Regarding the events of 1915 – what the French parliament has recognized as the genocide against the Armenians – I’m well aware it’s an extremely difficult question. We have no lessons to give, but we think every great nation does itself credit by making an effort of remembrance about its past; France has tried to do so for certain very painful periods in her history. We know it’s a very painful period for Turkey, but also for the Armenians.
So I took good note of Turkey’s readiness to make this effort of remembrance in a commission that would, of course, be opened up to the Armenians. I’ll submit this proposal to the French President. If Paris could host such a meeting in order to begin this dialogue at least, I think it would be an extremely important step forward.
Finally, let me come back to what’s going well between us, by mentioning certain international issues. I was able to note that, on many subjects, we’re on entirely the same wavelength.
I’m thinking of Afghanistan; the conference held in Istanbul last week – which I was unfortunately unable to attend but where France was represented by M. de Raincourt – was very positive. We’re working hand in hand with Turkey to prepare for the post-2014 period in Afghanistan, and we expressed our determination to cooperate with that country.
We also noted our now entirely convergent positions – after an initial period of adjustment – on Libya, as well as total agreement on Syria.
We, France and Turkey, think that the situation is no longer tenable and that despite all the appeals made to the Syrian authorities for the regime to reform itself – and I pay tribute to Turkey’s repeated mediation – they’ve refused to listen. Only this morning, villages in northern Syria were bombarded by the Syrian army. We’re calling on the opposition, of course, to stick to the line it’s taken from the outset, namely of rejecting violence. But I think the time has come to unite our efforts to step up the sanctions. Together we’re backing a resolution at the United Nations General Assembly. France’s absolute wish is to work in close liaison with the Arab League, Turkey and all the countries in the region, and also to work with the Syrian opposition, which is showing a great deal of courage.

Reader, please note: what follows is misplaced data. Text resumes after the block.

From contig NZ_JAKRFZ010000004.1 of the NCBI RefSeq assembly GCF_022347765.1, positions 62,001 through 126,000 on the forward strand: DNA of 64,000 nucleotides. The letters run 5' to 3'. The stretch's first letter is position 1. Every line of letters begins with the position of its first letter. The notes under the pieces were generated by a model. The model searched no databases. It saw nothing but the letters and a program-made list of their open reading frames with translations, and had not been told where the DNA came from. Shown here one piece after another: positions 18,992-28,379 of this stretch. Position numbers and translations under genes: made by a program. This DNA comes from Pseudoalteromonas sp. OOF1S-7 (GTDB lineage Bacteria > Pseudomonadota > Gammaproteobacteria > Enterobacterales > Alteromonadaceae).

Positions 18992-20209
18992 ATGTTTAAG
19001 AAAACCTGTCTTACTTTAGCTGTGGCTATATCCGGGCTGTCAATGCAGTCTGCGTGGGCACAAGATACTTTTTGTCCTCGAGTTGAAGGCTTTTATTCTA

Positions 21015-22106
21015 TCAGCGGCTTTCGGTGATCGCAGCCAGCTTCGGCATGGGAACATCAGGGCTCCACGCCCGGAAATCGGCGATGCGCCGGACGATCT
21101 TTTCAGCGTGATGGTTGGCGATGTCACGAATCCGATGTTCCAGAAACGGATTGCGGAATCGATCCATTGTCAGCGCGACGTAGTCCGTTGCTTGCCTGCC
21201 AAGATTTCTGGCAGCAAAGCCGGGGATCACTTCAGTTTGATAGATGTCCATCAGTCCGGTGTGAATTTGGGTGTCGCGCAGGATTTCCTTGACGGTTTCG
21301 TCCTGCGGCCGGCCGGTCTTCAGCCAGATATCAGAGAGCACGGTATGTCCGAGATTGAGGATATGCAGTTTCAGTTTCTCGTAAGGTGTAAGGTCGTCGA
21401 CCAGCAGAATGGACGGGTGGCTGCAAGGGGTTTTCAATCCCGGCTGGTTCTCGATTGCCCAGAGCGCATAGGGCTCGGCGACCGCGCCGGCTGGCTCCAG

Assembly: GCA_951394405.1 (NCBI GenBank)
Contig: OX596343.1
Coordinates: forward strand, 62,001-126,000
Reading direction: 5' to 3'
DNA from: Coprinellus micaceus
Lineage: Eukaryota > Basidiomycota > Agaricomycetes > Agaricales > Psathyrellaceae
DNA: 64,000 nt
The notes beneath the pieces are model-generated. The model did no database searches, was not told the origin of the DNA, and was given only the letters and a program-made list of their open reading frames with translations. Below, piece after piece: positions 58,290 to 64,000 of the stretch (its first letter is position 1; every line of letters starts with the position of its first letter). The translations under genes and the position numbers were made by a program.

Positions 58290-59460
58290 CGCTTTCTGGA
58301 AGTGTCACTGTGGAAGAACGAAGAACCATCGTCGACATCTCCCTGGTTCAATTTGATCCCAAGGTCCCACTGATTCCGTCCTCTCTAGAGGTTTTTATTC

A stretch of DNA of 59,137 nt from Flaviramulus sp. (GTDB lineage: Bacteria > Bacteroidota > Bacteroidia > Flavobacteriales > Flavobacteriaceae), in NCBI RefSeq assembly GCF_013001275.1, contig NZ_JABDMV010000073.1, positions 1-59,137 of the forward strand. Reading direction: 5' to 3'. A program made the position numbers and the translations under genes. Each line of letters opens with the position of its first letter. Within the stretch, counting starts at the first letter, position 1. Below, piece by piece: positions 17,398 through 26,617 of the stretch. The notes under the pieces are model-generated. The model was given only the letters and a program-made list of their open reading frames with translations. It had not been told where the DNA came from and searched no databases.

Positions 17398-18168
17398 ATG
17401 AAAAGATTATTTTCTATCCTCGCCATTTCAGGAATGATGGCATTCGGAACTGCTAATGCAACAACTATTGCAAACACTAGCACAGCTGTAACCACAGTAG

What also greatly struck me was how close our views are on the Arab Spring as a whole. I think it’s very important to stress clearly that France and Turkey have the same approach to this historic phenomenon: the aspiration of peoples to freedom, democracy, respect for the rule of law, human rights and women’s rights is an irrepressible aspiration that nobody will stop. Our diplomacy is heavily involved in supporting those movements. I insisted that from this viewpoint, in our consideration of Islam and democracy, Turkey can be a benchmark and an example to which we pay great heed.
That’s what I wanted to say to you. Anyway, I’d been told it would be difficult to come to Turkey; well, I’m finding it very pleasant, very constructive and very positive. (…)
Q. – I’d like to ask a question about Syria: the Syrian regime and the loss of human life, the attacks against the population… The international community is taking a whole series of actions. What proposals does France have? Are you expecting Turkey to intercede with Syria?
THE MINISTER – Since the beginning of this crisis, we have condemned the extremely brutal crackdown by the regime against its people.
We’ve called on President Bashar al-Assad to make reforms, to change his policy. Turkey has also tried to do so. There have been various mediation efforts, but the regime didn’t want anything to do with them and is continuing its crackdown. This is unacceptable and we’ve already taken action in the framework of the European Union, since we’ve adopted nine rounds of sanctions against a number of figures and against Syria’s economic interests. We are ready to toughen these sanctions. Moreover, we adopted measures on Monday in Brussels and tried to ensure that they penalize the population itself as little as possible.
Second action: we welcomed with great interest the initiatives by the Arab League, which also attempted to mediate. The most recent proposals made in Rabat are good, particularly the proposal to send Arab League observers to ensure that the troops return to barracks and that demonstrations can take place freely. The proposal is valid for three days, if I’ve understood correctly. We’ll see what happens but I seriously doubt that, despite everything, the regime will accept. We must therefore continue to exert pressure; I spoke to you about the resolution which is under discussion at the General Assembly. I think that it would also be good if the Security Council spoke out; it’s not right that the Security Council doesn’t speak out on a crisis of this magnitude – 3,500 people dead already, 20,000 people detained in Syrian prisons, often treated in an extremely brutal way and severely tortured, etc. And I hope that those who are blocking any Security Council resolution today will finally become aware of the reality.
Finally, last point, we call on the Syrian opposition to avoid resorting to violence; civil war would obviously be disastrous. We are ready to help them, as I’ve said. Neither are we in favour of a unilateral intervention. Should military intervention be necessary then it could take place only within the framework of a United Nations resolution; that has always been France’s position; it was our position in Libya and it will obviously be our position in Syria./.